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Coastal News Roundup: An Update On Isle de Jean Charles

Tegan Wendland
One hundred years ago, Isle de Jean Charles was in the middle of a freshwater marsh. Now the island is surrounded by water.

It was big news in 2016 when the state was awarded $48 million to relocate people from the disappearing island of  Isle de Jean Charles. But the process has not been smooth; permanent relocation hasn’t happened yet, and a Native American tribe blames that on the state.

New Orleans Public Radio talked with Chantel Comeradelle, tribal secretary of Isle de Jean Charles band of the Biloxi-Chitimacha-Choctaw.

Tegan Wendland: Back in 2016, when you first got the money from the U.S. Department of Housing and Urban Development, I spoke with you and with Chief Albert Naquin and you guys were so happy and excited. So now you’ve issued this statement saying the state has “erased” the tribe’s role in the whole project – what happened, since 2016?

Chantel Comeradelle: So at the beginning this was a tribal resettlement, so we were resettling an entire tribe and community. Since then, the state has slowly taken this from a tribal resettlement and made it into more of an individual-based, geographical-location resettlement, negating the tribe. Actually, in their last press release about the land purchase the tribe is nowhere mentioned.  So that goes to show you that they have erased the tribe from the resettlement.

What you’re saying is that rather than this sort of ground-up-approach, listening to the tribe, the state is kind of dictating how the project will work?


And the tribe and the state really worked together to submit the initial application for this relocation project, then the idea was that the state would manage the $48 million and help the tribe buy land and build new housing – so the state has purchased the land, and the state seems to be moving forward – where’s the disconnect?

The easiest way to explain it is – the state works five days a week in their office, and this is what they do – they work and work and work and then they come back and they say ‘okay do you like these three options we did?’ instead of sitting there saying, ‘these are things some things that we looked at, do you have any more ideas?,’ or sitting down and working with us and working on it. We know we don’t have anybody there who can work full-time with them, instead of them working and then coming back and asking us our preferences – cocreating and codesigning this project.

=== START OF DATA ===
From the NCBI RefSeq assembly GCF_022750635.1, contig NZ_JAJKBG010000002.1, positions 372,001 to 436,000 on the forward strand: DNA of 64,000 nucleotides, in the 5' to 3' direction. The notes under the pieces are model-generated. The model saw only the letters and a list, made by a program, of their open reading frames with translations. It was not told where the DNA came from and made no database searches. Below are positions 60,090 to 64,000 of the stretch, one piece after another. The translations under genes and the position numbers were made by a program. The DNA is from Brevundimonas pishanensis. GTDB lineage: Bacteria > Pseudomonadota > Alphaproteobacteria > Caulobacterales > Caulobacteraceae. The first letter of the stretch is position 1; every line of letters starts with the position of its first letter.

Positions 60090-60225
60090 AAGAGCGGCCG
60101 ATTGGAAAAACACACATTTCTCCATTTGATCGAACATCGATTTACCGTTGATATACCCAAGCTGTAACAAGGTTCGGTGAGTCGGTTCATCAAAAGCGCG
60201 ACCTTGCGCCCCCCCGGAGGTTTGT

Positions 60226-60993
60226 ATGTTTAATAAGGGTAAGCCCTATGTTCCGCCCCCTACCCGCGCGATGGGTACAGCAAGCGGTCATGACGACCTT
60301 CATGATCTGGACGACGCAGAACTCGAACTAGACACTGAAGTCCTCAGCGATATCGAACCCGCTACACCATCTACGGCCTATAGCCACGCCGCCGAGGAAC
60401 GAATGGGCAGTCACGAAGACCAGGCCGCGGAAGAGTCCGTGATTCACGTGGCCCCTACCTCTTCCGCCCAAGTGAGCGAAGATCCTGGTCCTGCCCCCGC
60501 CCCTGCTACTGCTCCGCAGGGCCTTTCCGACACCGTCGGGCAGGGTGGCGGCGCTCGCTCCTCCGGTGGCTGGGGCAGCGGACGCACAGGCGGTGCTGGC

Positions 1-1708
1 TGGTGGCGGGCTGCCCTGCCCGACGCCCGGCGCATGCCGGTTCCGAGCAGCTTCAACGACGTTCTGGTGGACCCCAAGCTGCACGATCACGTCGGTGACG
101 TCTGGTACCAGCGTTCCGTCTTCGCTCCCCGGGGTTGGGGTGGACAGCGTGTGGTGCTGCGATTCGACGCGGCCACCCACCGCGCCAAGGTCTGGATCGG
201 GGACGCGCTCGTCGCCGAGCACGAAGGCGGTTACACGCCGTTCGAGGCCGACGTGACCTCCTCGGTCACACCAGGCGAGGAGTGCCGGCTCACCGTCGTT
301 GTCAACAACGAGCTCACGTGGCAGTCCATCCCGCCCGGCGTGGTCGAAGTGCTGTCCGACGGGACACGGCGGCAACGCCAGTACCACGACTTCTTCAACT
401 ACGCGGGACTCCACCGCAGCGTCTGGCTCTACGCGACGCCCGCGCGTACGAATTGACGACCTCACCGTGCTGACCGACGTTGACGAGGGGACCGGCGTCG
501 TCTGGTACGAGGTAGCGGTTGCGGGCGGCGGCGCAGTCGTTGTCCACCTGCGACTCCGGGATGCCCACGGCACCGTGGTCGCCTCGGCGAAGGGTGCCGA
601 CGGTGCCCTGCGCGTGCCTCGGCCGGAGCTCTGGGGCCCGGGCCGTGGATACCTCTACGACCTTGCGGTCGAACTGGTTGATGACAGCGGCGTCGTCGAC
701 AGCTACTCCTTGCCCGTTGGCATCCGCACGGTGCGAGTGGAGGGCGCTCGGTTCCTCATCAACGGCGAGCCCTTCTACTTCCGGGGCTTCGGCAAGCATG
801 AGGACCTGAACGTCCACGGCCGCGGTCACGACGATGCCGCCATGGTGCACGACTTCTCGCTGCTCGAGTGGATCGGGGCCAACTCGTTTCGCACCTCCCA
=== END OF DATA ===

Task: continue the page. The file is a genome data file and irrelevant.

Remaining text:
What do you wish the state would have done differently?

In an ideal world – I wish the state would have actually hired some tribal folks to work on the project, to help co-design this. And even have more than just meetings and a few design workshops with folks – actually sit down with folks for a set amount of time and work on this project. When we worked on this application we did a series of meetings where we got together for several hours a couple of nights in a row and just worked on things and went through drawings and designs. So we actually labored on this ourselves – whereas now it’s more like picking preferences.

The state says part of the problem is that the tribe wants a bigger buildout than the state can afford, partly because you’d like to use this relocation as an opportunity to reunify the tribe and bring back some families that have already moved away. But the state says they can’t afford to do that. So are those demands reasonable?

I think they are – the tribe envisions this as a three-phase project. We understand that we want to get the people who are most vulnerable into the resettlement NOW,  but we would like to see a larger plan that the tribe can, after this $48 million project is done, take it upon themselves to build out for future generations.

Have you seen the plan? Have you been on the property? What does it look like?

The property is beautiful. I’ve seen the plan because I was on the steering committee that helped make this master plan. I saw an initial version. We have not seen or been privy to seeing the completed master plan or any updates.

Some outlets have reported that the tribe has actually decided NOT to move at this point – is that true? Where does the project stand?

I do think there are several folks who have decided not to move individually, I think as a tribe we are hopeful that we can endorse this project on a tribal level – but in the manner that it is right now, it’s culturally inappropriate for the tribe to endorse the tribe moving there as a whole.

In response to this interview Pat Forbes, Executive Director of the state Office of Community Development, says it’s the state’s obligation to help everyone on the island, not just tribal members.  He says the state has made every effort to involve all residents in the planning and construction of the resettlement. 

Support for the Coastal Desk comes from the Walton Family Foundation, the Greater New Orleans Foundation, the Foundation for Louisiana.

Tegan has reported on the coast for WWNO since 2015. In this role she has covered a wide range of issues and subjects related to coastal land loss, coastal restoration, and the culture and economy of Louisiana’s coastal zone, with a focus on solutions and the human dimensions of climate change. Her reporting has been aired nationally on Planet Money, Reveal, All Things Considered, Morning Edition, Marketplace, BBC, CBC and other outlets. She’s a recipient of the Pulitzer Connected Coastlines grant, CUNY Resilience Fellowship, Metcalf Fellowship, and countless national and regional awards.

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